Jeff Sando of Barron Electric Co-op, on the pole, discusses fall safety equipment use with Kraig Gay of Jump River Electric Co-op, center, with Jeff Secraw of Barron Electric Co-op looking on, at CVTCâ€™s Lineworker U Feb. 4. Jeff Sando of Barron Electric Co-op, on the pole, discusses fall safety equipment use with Kraig Gay of Jump River Electric Co-op, center, with Jeff Secraw of Barron Electric Co-op looking on, at CVTC’s Line worker U on Feb. 4. More than 80 line workers from five states attended the two-day event.
Bandi Henke understands the difficulty in convincing electric power distribution line workers to use fall prevention equipment. He had plenty of training and experience in the field before becoming an instructor at Chippewa Valley Technical College and knows how fast and seemingly easy it is to for workers to “free climb” a wooden power pole.
But falls and injuries are still too common in a trade in which there is an increasing emphasis on use of safety equipment. That’s why Henke had excellent attendance at sessions called Fall-Arrest Fundamentals during CVTC’s Line worker U Feb. 4-5 at the Plaza Hotel and Conference Center in Eau Claire.
"It’s to update your skills and learn new things you don’t see every day," said Beau Blade, a line worker with Eau Claire Energy Cooperative for the past 14 years. "The technology is new because everything’s computerized."
While sessions on new technology and equipment were well-attended, sessions dealing directly with the health and safety of line workers were particularly popular among the workers from electric power cooperatives, municipal utilities and power companies.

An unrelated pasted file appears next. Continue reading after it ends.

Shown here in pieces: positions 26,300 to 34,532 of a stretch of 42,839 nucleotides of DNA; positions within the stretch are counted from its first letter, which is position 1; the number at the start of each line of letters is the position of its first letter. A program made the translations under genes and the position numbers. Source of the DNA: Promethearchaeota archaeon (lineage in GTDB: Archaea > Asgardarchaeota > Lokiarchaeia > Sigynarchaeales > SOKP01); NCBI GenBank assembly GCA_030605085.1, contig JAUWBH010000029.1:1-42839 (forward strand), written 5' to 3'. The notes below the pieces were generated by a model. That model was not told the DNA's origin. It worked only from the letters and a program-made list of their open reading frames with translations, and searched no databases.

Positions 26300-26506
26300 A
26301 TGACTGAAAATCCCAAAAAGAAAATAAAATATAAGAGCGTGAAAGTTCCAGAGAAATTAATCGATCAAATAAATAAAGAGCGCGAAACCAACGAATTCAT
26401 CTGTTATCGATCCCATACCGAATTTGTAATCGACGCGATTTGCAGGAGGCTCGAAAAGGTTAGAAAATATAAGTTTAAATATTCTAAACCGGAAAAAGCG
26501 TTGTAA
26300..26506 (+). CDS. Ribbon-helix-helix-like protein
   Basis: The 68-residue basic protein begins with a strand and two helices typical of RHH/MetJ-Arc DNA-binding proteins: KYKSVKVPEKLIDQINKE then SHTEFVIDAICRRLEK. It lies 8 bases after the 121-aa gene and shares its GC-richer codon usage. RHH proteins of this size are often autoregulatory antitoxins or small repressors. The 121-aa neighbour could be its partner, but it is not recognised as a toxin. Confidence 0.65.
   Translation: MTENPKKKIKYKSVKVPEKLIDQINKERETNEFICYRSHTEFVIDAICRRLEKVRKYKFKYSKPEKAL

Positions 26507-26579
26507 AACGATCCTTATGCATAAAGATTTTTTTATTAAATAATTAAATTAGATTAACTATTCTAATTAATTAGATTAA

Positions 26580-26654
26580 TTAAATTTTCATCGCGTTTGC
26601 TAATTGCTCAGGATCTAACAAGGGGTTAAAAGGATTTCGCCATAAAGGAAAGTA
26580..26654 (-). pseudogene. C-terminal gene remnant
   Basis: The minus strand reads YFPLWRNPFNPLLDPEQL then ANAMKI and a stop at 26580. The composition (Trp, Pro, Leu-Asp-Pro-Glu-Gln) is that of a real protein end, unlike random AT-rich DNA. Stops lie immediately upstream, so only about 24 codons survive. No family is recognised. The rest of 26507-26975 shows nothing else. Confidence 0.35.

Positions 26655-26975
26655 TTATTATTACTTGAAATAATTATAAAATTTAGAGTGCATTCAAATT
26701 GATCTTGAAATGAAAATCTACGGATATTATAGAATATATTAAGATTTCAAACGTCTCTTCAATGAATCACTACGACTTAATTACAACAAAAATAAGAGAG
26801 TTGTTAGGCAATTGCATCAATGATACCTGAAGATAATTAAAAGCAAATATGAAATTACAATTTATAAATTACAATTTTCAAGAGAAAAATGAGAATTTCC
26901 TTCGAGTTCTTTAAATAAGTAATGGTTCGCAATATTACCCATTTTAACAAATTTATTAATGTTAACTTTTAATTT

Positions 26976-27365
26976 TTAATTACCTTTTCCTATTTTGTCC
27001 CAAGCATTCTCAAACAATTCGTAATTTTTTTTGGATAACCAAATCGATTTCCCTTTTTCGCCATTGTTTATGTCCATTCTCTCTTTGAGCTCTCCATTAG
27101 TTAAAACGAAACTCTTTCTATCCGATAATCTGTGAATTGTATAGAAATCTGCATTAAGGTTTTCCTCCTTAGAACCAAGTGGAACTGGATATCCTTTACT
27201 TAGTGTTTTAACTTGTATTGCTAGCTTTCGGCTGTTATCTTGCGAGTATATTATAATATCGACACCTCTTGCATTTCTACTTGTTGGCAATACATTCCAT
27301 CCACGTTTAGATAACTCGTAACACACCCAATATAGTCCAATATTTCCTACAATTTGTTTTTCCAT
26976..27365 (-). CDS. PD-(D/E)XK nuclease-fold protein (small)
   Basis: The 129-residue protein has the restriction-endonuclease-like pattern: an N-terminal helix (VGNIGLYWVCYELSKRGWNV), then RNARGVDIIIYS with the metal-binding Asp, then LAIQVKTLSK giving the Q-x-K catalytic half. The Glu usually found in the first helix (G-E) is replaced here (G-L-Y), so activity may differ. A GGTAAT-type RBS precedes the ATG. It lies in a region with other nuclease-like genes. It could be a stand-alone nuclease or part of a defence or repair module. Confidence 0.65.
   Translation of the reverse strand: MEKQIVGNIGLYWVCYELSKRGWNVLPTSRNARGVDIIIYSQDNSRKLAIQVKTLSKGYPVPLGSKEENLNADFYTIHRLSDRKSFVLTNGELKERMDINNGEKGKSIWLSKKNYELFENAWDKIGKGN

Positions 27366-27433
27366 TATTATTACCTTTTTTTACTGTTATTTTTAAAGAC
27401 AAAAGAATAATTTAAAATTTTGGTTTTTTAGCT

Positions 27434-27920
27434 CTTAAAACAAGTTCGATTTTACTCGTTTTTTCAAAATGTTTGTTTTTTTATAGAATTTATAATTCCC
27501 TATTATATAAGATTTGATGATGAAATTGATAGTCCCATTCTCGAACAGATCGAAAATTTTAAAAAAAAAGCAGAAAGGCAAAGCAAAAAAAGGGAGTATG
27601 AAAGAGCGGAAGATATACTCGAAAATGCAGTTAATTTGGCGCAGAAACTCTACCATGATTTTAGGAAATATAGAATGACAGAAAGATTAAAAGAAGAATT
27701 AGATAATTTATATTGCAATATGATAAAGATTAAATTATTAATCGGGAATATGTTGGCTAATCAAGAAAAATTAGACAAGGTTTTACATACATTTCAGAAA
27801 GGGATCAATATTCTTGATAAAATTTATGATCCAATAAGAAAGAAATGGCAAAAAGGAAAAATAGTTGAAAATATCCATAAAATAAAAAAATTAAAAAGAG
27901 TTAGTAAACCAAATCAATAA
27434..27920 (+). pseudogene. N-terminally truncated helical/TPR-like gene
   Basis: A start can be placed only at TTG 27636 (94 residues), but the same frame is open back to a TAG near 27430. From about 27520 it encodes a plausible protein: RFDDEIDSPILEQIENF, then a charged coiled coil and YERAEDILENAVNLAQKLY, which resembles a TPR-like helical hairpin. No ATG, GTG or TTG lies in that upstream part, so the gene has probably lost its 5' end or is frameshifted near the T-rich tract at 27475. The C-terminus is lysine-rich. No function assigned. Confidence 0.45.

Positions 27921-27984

Henke said line workers not currently using fall prevention equipment will do so soon.
"The power line industry is not letting people free climb as much as they used to. They are going to some form of fall protection," Henke said.
In the session, Henke held up an early device commonly called a “Buck Squeeze” and found a few line workers are still using them. “It’s not user-friendly,” Henke remarked. “But it’s better than dying.”
He then showed the updated version of the device, calling it “180 percent better.” He also showed a number of similar devices from various manufacturers and demonstrated their use on an eight-foot wooden practice pole.
Attendees then donned their own climbing gear and tried out the devices for themselves.
"I’ve never used one before, but they say it’s going to be coming to the industry," said Scott Devoe of Barron Electric Cooperative. "They will take a lot of getting used to. There are so many different adjustments."
CVTC Electrician apprenticeship instructor Randy Larson, who led the team organizing Line worker U, said another popular session was conducted by Dr. Kevin Schultz of Hallie Chiropractic on reducing risk of musculoskeletal injuries.
"Fifteen years ago, he never would’ve had anyone attend his session," Larson said. "But people are much more concerned about their health than before. The guys are interested in how to stay healthy and live longer.
"Dr. Schultz must have had 30 guys in there. When he got done, people didn’t want to leave. He was in there for two hours answering questions," Larson continued.
It’s not just their own health and safety that concern line workers.
"We did an emergency response training on what to do on the job if someone is injured and what procedures to use," said Steve White, a line worker with Rock Energy headquartered in Janesville. "Sometimes we’re out in the middle of nowhere and it could take a while to get response."
Larson said Line worker U had been a dream of his for 15 years, and now that it’s off the ground, he’s considering how to make it better and expand the offerings.
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